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Griffin, Thomas John Augustus (1832–1868)

by A. A. Morrison

This article was published in Australian Dictionary of Biography, Volume 4, (MUP), 1972

Thomas John Augustus Griffin (1832-1868), policeman, gold commissioner and murderer, was born on 27 July 1832 in County Antrim, Ireland, son of John Loftus Griffin and Anne, née Thompson. He entered the Royal Irish Constabulary and then volunteered for service in the Crimean war where he won two decorations and a commission in the Turkish contingent. He arrived in Victoria early in 1857 and on 29 April at Essendon married Harriett Klisser, supposed to be a wealthy widow. He deserted her and in May 1858 joined the New South Wales police. Next February he was appointed chief constable at Rockhampton. At Brisbane he became by exchange chief constable in November 1860 and was soon promoted clerk of petty sessions, reputedly because of his friendship with the sister of a leading politician. On 18 October 1863 he was appointed police magistrate and gold commissioner on the Clermont field where his overbearing manner made him unpopular. He came close to penury by heavy losses in Chinese gambling dens and heavy demands from his wife whose discovery of his whereabouts also lost him the support of the politician's sister.

In June 1866 Oscar de Satgé, chief magistrate of Clermont, discovered that Griffin had stolen a letter addressed to him in criticism of the commissioner's work and asked for a civil service inquiry into this flagrant abuse of duty. The inquiry was held in Brisbane where few witnesses could attend and Griffin was exonerated. Rumours that he had embezzled money entrusted to him by miners led to a public meeting in Clermont and a petition for his removal, but before it could be presented he was transferred to Toowoomba as police magistrate; later he moved to Rockhampton as gold commissioner. In 1867 he was given custody of £252 by some Chinese miners but when the moment for settling came in October he was unable to pay. Soon afterwards he drew £8151 from the bank to pay for gold delivered from Clermont by the escort, extracted £252 with which he paid the Chinese and dispatched the remainder with the two troopers of the Peak Downs gold escort. Griffin accompanied the escort and at the Mackenzie River shot both troopers and stole the money. Although he himself took part in the investigation, so many of the missing notes were traced to him that he was arrested. Sentenced to death on 18 March 1868, he confessed his guilt and was hanged in the Rockhampton gaol on 1 June. A week later his body was exhumed and reburied after removal of the head. Despite the offer of a reward for apprehension of the offenders, the head is reputed to have remained for years as a souvenir in an upper-class Rockhampton home.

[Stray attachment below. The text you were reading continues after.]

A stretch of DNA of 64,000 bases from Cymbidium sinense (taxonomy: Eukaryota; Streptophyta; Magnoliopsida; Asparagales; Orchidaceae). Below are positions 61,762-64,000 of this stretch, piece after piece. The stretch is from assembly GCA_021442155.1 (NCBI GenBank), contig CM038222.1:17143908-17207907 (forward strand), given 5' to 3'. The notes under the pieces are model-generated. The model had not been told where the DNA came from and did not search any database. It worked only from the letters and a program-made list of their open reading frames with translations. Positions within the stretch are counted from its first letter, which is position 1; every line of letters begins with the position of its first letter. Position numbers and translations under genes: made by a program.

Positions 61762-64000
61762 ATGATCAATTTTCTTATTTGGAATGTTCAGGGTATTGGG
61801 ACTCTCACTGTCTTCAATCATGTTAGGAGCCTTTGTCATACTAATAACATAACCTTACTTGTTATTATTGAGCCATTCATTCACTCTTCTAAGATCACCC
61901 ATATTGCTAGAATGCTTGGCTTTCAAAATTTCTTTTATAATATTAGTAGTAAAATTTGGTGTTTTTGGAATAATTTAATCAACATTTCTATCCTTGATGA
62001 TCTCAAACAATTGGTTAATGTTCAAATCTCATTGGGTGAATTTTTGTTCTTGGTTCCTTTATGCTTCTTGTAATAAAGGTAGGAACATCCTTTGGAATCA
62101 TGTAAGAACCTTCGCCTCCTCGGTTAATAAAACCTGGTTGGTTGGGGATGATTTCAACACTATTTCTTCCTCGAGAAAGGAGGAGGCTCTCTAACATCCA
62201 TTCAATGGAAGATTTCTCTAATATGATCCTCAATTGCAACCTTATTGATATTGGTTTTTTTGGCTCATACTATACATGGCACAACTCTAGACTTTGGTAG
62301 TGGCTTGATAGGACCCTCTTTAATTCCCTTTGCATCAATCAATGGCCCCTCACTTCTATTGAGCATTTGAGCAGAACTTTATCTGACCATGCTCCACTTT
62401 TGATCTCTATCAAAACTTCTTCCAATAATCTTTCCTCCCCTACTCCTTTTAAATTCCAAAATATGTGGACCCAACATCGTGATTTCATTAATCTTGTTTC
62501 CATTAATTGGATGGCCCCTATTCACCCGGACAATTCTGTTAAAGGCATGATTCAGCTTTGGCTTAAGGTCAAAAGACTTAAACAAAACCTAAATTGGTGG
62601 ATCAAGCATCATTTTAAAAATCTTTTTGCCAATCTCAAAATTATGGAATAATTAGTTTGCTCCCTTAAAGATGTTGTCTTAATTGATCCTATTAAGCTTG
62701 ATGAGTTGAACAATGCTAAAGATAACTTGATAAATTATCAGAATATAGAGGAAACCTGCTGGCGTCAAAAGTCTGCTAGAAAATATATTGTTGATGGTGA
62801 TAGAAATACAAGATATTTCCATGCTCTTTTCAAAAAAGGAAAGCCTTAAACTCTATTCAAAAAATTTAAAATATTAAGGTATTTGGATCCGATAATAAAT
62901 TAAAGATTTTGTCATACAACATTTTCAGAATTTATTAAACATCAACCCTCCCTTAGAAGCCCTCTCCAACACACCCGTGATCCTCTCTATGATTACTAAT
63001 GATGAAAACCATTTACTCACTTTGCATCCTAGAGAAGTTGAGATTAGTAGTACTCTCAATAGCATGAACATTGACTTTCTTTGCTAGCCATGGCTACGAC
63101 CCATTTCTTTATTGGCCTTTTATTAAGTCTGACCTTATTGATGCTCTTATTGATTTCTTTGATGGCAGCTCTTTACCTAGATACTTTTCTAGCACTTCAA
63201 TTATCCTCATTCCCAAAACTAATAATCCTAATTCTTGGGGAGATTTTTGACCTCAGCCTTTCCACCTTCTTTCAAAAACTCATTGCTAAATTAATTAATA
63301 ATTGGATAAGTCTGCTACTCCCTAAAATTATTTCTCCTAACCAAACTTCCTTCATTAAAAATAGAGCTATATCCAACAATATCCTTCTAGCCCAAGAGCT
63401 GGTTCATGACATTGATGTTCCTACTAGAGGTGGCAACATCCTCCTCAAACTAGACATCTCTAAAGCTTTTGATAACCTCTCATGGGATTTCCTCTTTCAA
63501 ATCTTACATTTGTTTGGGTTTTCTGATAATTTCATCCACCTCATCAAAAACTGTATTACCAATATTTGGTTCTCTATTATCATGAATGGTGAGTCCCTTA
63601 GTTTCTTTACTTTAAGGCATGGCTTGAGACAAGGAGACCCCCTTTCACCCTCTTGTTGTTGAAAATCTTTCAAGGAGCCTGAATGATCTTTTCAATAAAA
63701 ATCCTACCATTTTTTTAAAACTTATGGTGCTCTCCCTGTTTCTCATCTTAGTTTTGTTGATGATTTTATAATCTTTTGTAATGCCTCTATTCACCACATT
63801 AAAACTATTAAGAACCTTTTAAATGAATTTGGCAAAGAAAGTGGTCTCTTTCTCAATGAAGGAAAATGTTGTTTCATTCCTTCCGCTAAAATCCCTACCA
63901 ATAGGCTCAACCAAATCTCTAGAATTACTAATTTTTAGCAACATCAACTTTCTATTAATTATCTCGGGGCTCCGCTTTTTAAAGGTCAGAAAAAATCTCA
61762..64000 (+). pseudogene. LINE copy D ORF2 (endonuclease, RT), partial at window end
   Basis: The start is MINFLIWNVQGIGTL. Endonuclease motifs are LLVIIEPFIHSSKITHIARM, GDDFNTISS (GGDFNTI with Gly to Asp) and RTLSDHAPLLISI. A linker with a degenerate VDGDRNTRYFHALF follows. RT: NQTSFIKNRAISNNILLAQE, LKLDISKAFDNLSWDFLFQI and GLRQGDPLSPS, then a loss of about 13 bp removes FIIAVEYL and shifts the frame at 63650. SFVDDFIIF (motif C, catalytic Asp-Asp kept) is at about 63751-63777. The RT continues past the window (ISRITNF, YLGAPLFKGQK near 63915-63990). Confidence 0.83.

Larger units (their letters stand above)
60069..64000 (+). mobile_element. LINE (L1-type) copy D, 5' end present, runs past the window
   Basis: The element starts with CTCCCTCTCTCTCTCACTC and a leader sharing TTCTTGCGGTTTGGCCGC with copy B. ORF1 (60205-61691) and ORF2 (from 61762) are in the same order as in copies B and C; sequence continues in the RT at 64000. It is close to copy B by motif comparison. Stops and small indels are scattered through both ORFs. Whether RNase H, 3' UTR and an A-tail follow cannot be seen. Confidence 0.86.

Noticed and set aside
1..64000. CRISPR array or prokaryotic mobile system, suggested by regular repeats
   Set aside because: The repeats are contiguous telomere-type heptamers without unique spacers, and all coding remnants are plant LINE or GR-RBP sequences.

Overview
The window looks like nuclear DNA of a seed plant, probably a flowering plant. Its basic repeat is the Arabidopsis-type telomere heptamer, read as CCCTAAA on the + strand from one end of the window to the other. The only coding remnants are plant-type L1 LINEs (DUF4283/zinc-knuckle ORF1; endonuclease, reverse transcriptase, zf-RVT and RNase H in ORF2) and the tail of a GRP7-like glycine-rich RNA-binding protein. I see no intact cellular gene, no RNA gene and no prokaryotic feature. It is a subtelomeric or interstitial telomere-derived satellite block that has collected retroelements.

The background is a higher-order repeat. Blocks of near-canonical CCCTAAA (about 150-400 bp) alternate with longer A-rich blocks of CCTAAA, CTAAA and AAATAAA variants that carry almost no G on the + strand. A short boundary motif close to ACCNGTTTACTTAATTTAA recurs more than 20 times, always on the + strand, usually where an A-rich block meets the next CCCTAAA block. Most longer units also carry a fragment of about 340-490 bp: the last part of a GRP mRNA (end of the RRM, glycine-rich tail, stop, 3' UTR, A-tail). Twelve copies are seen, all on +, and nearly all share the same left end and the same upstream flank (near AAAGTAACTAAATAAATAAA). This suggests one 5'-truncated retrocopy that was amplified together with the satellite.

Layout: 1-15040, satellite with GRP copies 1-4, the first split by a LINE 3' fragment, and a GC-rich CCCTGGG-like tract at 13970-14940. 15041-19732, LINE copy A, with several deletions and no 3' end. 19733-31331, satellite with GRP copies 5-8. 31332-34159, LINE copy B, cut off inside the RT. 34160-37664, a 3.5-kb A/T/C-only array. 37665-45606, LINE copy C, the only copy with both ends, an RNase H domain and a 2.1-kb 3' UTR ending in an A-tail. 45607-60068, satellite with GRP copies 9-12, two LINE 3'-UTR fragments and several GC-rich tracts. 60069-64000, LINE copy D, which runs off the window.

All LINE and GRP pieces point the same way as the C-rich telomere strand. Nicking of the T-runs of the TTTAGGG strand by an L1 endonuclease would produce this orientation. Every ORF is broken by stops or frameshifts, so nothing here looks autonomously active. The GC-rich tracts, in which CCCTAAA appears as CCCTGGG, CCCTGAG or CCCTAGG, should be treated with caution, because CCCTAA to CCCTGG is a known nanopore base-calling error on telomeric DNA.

Select Bibliography

  • R v Griffin, Reports of Cases Argued & Determined in the Supreme Court of Queensland, vol 1, 1860-68, pp 176-86
  • O. de Satgé, Pages From the Journal of a Queensland Squatter (Lond, 1901)
  • J. T. S. Bird, The Early History of Rockhampton (Rockhampton, 1904)
  • Morning Bulletin (Rockhampton), 1867-68
  • Australasian, 11 Apr 1868
  • Colonial Secretary's letters, 1868 (Queensland State Archives)
  • Supreme Court records (Queensland State Archives).

Citation details

A. A. Morrison, 'Griffin, Thomas John Augustus (1832–1868)', Australian Dictionary of Biography, National Centre of Biography, Australian National University, http://adb.anu.edu.au/biography/griffin-thomas-john-augustus-3670/text5731, published first in hardcopy 1972, accessed online 23 October 2018.

This article was first published in hardcopy in Australian Dictionary of Biography, Volume 4, (MUP), 1972

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